The job of a customer service rep is already stressful, and an angry or distressed customer can throw things into high gear. A study revealed the extent of swearing at customer service reps. It’s a big problem, and for contact center managers, it’s important to have a plan in place for training your reps to deal with a customer who is swearing or otherwise being abusive. Here are several tips that can help your customer service reps navigate the land mine of an angry, swearing customer.
Focus on remaining calm: The best customer service reps don’t lose their cool, but it can be hard to stay calm when someone is yelling and swearing at you. Provide training to your reps about how to stay focused during these difficult calls. Techniques include deep breathing, active listening to try to resolve the problem, and avoiding trigger words such as “no” or “won’t,” which can drive an already distraught customer further into a rage. If customer service reps can maintain their composure and not take the attack personally, they’re much more likely to de-escalate and resolve the problem.
Engage empathy and show you’re on their team: If customers are angry and feel that their concerns are going unheard, they’re more likely to begin behaving poorly. When this occurs, use phrases such as “I understand that you’re upset” and “I’m here to help you resolve your problem.” Actively showing that you care about them as a customer and that you’re committed to trying to resolve the problem can often help shift the tone of the discussion.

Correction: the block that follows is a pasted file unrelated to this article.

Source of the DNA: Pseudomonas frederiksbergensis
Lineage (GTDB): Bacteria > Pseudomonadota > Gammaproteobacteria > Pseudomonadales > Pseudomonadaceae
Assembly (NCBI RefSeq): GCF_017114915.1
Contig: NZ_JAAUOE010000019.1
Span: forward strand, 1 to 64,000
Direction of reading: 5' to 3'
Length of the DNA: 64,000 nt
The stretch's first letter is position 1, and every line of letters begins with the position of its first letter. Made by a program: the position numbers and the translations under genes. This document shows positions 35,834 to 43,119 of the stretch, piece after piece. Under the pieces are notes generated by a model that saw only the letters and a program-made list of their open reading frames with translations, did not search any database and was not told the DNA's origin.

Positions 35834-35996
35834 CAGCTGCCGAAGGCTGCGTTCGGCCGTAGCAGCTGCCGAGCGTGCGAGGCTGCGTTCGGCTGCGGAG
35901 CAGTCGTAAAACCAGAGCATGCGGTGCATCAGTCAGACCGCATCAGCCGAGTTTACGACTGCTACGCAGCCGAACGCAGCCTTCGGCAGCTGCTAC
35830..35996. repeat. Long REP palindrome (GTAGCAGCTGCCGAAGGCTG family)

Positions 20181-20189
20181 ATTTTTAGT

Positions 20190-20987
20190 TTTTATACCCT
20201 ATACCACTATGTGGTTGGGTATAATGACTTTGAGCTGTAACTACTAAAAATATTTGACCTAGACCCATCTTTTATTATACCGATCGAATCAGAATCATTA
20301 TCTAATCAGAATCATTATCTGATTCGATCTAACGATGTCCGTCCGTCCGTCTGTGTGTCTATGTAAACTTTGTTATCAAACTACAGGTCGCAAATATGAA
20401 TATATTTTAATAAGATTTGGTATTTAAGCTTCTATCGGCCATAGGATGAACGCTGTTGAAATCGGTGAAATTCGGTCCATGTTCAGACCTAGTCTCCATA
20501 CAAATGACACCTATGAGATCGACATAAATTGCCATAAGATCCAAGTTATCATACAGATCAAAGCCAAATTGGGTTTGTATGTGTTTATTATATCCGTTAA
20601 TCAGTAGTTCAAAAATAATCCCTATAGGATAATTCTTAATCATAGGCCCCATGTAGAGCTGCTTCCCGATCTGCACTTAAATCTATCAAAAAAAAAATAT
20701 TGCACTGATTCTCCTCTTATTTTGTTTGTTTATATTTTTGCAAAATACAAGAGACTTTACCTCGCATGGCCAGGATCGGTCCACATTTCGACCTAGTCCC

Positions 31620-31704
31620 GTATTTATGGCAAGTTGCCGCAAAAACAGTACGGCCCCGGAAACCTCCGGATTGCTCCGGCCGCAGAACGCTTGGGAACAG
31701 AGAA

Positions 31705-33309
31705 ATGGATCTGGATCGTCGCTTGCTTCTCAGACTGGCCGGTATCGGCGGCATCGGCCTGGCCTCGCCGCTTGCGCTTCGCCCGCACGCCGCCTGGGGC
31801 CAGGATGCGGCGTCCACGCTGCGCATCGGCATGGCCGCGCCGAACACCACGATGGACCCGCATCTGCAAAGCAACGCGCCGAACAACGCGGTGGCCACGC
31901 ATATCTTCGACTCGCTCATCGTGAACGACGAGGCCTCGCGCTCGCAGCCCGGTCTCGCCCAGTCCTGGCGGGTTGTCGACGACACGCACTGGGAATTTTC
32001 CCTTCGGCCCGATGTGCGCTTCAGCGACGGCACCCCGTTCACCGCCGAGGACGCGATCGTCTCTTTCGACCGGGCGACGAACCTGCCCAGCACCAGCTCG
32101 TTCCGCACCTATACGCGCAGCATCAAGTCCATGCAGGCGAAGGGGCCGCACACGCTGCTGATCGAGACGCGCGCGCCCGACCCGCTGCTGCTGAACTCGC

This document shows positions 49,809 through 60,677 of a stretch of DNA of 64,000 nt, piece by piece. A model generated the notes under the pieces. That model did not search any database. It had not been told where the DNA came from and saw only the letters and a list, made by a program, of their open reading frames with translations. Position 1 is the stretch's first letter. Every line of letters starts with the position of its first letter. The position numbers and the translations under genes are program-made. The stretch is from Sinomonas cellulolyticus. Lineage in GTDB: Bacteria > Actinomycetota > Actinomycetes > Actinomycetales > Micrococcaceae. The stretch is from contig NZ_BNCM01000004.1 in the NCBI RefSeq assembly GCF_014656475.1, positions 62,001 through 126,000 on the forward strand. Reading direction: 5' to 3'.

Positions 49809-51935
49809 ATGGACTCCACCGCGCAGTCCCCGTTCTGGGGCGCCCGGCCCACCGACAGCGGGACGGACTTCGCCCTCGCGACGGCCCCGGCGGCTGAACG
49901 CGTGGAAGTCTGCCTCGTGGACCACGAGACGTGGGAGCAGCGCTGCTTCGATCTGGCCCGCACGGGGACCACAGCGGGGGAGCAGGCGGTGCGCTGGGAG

Draw a line in the sand: If a customer is truly in a rage, he or she may be incoherently screaming or becoming over-the-top abusive. There must be a way to redirect the conversation and protect your customer service reps. Teaching reps how to recognize that point and say something such as “I truly want to help you, but if you continue to speak to me this way, I’m going to have to end this call” can provide a firm boundary. Ending a call is an extreme measure and should be used only when other solutions can’t be addressed.
Take it seriously: While some people have bad tempers, generally, by the time a person is screaming at your service reps, the relationship is in peril. How have you failed? Look at the situation to determine whether a refund is appropriate or whether escalating the situation to a manager with more authority can bring a peaceful resolution. This doesn’t mean every customer should get what they want by being belligerent, but it does mean an angry customer is one you might lose—and it’s important to pay attention.
When a customer swears, it can be upsetting and offensive. Having a team of clearly trained service reps who know how to stay focused, bring calm to the situation, and manage angry customers is an important asset to managing your company’s most critical asset: customer relationships.